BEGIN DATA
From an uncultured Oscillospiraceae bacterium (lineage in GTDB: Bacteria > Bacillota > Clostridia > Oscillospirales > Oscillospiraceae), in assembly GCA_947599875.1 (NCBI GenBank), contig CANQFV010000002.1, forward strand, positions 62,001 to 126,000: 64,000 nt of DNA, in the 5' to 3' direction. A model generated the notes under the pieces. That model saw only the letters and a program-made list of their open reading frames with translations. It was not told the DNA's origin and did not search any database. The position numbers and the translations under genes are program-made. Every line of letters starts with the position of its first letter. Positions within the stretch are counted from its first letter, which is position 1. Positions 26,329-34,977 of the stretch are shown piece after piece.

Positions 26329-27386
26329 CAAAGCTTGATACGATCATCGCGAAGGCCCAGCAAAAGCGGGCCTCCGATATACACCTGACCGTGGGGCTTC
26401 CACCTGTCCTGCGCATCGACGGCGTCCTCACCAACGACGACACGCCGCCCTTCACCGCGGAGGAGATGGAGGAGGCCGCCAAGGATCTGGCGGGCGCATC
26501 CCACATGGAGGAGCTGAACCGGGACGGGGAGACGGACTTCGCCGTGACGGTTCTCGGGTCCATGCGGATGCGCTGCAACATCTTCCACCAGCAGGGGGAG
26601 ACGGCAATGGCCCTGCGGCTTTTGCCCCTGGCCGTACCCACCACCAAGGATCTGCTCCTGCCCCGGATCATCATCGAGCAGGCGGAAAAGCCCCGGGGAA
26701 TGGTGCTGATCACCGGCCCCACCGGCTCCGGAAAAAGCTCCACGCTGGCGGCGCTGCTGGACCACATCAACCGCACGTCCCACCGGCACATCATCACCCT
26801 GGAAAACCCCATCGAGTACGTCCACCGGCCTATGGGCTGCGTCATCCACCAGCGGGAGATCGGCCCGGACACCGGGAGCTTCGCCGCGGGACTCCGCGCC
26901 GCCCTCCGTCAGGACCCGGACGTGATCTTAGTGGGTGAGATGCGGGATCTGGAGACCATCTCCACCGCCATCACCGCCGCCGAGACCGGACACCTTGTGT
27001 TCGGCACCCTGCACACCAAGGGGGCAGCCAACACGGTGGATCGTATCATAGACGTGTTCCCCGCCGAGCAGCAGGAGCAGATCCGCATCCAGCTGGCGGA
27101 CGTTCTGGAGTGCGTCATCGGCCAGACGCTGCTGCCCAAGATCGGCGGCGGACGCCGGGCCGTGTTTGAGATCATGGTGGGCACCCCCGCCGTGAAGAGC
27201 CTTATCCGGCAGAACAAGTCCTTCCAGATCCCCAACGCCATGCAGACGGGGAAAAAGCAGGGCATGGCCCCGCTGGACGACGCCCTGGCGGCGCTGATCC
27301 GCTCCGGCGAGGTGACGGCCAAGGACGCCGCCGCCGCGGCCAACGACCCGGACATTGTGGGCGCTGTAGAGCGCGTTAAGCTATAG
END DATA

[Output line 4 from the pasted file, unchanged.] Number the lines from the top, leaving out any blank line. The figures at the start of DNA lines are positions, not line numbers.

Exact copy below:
26401 CACCTGTCCTGCGCATCGACGGCGTCCTCACCAACGACGACACGCCGCCCTTCACCGCGGAGGAGATGGAGGAGGCCGCCAAGGATCTGGCGGGCGCATC